HOW TO BE MARRIED TO A MARINE FIGHTER PILOT--A Marine Corps pilot's wife: F-4s, F/A-18s and aviators from my perspective.

Saturday, February 23, 2008

Aviator Brief III: Squadron Jobs (continued)

The Ops O--Operations Officer--held a lot of power in the squadron because he wrote the flight schedule. Everything depended on getting as many hops--flying the planes--as possible.

The AMO--the Maintenance Officer, Aircraft Maintenance Officer--held a position of respect. As stated before: Everything depended on getting as many hops as possible. If planes were broken, they couldn’t be flown. A good relationship with the man in charge of the troops who fixed the planes the pilots flew was therefore essential.

The Safety Officer’s job also involved keeping planes flying--safely. The ASO--Aircraft Safety Officer--had done his job when there were no accident reports for the quarter, the year, or so many hours of planes in the air. Somehow, AMOs and ASOs had different ideas of how to accomplish this objective. A Safety Officer who micromanaged every little hydraulic fluid leak and stuck valve into a downed airplane created negative attitudes in the AMO, the pilots who wanted maximum hops, and the troops. An airplane taken off flight status meant a pilot and a RIO not flying it. It also meant the troops had to work longer hours repairing it.

Colonel Mike Sullivan maintained, “If twelve aircraft takeoff down the runway everyday, nothing else matters.” Corollary: When all the planes fly, the troops are happy--because when planes are in the air, they don’t have to be fixed, loaded, unloaded, or fueled, and ordinance guys could lift weights and the maintenance guys could jaw-jack, shoot the breeze, and bullshit each other--what they liked to do when all the planes were in the air.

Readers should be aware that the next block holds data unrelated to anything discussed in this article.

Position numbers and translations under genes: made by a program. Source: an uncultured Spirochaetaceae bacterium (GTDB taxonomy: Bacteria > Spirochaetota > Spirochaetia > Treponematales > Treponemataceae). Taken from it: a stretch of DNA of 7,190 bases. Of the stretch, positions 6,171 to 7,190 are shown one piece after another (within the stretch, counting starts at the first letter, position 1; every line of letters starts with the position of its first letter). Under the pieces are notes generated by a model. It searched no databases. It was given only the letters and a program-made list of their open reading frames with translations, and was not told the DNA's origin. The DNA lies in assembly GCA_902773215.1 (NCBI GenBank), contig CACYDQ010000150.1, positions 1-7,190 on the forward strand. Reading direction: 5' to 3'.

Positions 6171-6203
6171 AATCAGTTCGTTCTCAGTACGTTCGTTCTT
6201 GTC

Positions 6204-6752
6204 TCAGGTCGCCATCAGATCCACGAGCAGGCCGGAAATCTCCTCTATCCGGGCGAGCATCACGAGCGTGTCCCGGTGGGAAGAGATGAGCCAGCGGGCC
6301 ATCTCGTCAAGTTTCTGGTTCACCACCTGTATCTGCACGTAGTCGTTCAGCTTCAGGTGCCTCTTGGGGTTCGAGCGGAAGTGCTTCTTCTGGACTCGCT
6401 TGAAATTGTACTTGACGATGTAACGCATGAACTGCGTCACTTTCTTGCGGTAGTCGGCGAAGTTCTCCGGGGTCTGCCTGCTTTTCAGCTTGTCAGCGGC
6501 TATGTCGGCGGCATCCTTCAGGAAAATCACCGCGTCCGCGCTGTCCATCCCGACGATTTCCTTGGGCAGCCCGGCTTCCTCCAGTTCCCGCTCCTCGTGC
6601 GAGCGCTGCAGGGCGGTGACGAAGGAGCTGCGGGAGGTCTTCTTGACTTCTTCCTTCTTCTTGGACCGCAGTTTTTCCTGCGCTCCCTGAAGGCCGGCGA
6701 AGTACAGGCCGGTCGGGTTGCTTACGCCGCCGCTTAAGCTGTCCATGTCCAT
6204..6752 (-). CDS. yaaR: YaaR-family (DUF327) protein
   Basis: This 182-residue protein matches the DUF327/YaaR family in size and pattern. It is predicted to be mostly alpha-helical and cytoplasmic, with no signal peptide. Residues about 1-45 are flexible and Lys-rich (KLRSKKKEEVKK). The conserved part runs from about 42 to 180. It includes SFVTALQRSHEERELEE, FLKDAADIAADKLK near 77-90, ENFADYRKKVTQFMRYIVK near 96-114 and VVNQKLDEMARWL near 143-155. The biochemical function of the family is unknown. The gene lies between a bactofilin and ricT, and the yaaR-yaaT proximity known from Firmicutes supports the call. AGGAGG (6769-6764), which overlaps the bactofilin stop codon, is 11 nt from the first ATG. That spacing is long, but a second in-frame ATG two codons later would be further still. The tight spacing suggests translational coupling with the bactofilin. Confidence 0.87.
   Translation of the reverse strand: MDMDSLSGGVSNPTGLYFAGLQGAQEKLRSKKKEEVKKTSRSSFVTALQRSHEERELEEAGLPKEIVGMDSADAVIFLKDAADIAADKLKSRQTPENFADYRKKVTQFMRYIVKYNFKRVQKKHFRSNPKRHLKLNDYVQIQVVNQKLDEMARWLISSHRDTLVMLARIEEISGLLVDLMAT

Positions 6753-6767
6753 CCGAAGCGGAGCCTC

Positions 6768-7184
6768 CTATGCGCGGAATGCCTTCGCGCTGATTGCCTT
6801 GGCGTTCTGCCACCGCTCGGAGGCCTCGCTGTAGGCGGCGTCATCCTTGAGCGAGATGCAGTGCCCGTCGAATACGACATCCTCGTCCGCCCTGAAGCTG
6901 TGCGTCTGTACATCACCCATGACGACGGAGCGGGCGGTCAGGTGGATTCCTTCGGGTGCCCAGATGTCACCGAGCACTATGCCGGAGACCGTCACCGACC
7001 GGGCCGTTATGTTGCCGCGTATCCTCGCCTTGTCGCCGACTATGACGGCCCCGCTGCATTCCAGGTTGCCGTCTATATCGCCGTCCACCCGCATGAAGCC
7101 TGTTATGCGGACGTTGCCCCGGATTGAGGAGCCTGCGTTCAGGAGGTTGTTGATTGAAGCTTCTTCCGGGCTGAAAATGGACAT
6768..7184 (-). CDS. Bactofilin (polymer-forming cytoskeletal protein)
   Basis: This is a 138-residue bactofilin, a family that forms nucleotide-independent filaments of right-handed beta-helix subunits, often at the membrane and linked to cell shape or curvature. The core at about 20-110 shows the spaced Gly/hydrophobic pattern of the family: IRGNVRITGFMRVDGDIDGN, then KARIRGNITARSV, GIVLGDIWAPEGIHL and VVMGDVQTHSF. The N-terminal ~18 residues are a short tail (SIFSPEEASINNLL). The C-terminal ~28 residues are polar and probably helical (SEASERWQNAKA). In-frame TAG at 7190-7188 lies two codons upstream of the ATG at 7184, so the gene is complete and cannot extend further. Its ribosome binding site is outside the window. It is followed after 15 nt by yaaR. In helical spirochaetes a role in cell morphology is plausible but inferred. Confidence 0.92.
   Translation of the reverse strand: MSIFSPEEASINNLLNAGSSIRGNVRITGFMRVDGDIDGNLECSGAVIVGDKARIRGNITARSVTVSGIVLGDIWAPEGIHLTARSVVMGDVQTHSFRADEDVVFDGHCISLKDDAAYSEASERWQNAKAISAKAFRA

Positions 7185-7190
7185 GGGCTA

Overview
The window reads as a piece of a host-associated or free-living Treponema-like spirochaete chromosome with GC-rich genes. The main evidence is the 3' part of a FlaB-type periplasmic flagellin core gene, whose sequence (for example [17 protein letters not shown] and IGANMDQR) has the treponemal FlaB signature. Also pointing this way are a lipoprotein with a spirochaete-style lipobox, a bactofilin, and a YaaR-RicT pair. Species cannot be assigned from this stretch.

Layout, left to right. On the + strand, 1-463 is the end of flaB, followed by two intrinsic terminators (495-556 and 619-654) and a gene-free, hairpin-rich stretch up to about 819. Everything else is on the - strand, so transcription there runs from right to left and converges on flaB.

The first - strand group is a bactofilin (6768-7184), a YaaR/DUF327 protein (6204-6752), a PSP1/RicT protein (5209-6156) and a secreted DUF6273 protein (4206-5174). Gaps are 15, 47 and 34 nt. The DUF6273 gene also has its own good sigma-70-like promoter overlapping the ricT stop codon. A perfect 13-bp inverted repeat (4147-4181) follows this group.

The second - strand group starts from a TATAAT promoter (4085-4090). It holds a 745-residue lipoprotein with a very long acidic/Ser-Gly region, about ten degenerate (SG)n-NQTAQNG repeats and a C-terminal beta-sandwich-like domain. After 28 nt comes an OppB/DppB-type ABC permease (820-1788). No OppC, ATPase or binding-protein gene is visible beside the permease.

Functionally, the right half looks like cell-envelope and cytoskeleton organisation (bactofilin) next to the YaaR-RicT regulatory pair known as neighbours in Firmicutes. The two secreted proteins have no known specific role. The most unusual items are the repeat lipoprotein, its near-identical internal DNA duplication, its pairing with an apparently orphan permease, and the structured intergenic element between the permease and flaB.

As a Marine wife, I had my own planes to ready for takeoff down the runway everyday--my husband and children. In the early days, I didn’t work outside the home--notice I did not say I did no work--and so my squadron job was support for the troops, my troops, my guy and our three little girls.

I already knew how to bake bread and make cookies, but learning to cook a family meal took a very different skill set and little praise. Many would ooh and aah over homemade wheat bread. Cookies? The cook was a hero who made cookies. But no one applauded casseroles and baked chicken. More likely they’d whine, “Macaroni and cheese tuna casserole, again?” or “I’m allergic to succotash.” No one was really allergic to corn or lima beans in my family; they’d just break out in a bad case of the I-don’t-want-to-touch-those-with-these-lips-itis.

I turned to my main resource of support and information--just like the squadrons are supported by H&MS--other wives. Potlucks are the best way to acquire new recipes--they’re time-tested, family tested, and almost always easy. Besides, at a potluck there was lots of food, but I only had to make one thing; and there were lots of sympathetic ears.

Food to eat and friends to listen. Can’t get much better than that.

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